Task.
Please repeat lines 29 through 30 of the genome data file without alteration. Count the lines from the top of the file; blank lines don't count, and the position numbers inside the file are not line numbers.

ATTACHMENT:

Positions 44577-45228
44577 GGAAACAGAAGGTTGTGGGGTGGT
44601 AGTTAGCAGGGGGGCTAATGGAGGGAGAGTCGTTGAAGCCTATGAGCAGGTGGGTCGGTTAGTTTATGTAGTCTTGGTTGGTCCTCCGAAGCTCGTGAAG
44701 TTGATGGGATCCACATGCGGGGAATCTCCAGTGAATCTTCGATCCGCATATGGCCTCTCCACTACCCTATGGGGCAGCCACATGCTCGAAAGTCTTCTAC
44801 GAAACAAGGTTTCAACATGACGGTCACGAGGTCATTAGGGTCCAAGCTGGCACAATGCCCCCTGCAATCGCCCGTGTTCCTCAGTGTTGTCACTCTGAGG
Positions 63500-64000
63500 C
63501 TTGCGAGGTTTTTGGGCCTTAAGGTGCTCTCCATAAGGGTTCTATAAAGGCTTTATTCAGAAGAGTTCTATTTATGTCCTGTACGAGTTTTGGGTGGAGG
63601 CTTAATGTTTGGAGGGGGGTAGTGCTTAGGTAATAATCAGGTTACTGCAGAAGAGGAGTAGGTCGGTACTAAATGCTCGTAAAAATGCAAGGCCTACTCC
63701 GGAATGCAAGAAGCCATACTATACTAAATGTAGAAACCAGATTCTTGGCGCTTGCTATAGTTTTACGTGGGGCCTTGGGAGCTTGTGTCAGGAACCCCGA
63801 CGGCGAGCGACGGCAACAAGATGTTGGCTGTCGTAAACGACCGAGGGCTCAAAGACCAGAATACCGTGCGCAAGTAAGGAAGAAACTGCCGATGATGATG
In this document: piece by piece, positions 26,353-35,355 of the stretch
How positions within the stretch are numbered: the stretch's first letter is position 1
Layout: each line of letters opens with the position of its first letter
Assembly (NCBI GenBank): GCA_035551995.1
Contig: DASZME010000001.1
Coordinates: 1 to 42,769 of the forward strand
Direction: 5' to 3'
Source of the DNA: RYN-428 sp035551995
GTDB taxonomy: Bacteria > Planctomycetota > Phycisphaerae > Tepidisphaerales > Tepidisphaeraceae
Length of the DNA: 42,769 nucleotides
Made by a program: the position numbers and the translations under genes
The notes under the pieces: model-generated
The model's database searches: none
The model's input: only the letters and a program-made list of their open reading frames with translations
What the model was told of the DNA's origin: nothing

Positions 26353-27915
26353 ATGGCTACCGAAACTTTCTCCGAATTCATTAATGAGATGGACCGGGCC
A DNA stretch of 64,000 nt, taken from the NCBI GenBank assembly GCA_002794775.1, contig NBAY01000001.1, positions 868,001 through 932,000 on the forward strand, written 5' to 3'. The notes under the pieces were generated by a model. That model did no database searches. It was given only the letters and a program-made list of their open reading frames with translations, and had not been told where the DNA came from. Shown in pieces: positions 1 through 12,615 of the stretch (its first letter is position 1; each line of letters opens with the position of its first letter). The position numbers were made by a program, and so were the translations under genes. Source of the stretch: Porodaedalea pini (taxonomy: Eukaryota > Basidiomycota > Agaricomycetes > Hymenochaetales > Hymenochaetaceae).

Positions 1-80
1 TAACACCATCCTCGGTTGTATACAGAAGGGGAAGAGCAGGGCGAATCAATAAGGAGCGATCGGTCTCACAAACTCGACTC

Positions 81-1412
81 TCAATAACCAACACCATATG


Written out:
A DNA stretch of 64,000 nt, taken from the NCBI GenBank assembly GCA_002794775.1, contig NBAY01000001.1, positions 868,001 through 932,000 on the forward strand, written 5' to 3'. The notes under the pieces were generated by a model. That model did no database searches. It was given only the letters and a program-made list of their open reading frames with translations, and had not been told where the DNA came from. Shown in pieces: positions 1 through 12,615 of the stretch (its first letter is position 1; each line of letters opens with the position of its first letter). The position numbers were made by a program, and so were the translations under genes. Source of the stretch: Porodaedalea pini (taxonomy: Eukaryota > Basidiomycota > Agaricomycetes > Hymenochaetales > Hymenochaetaceae).

Positions 1-80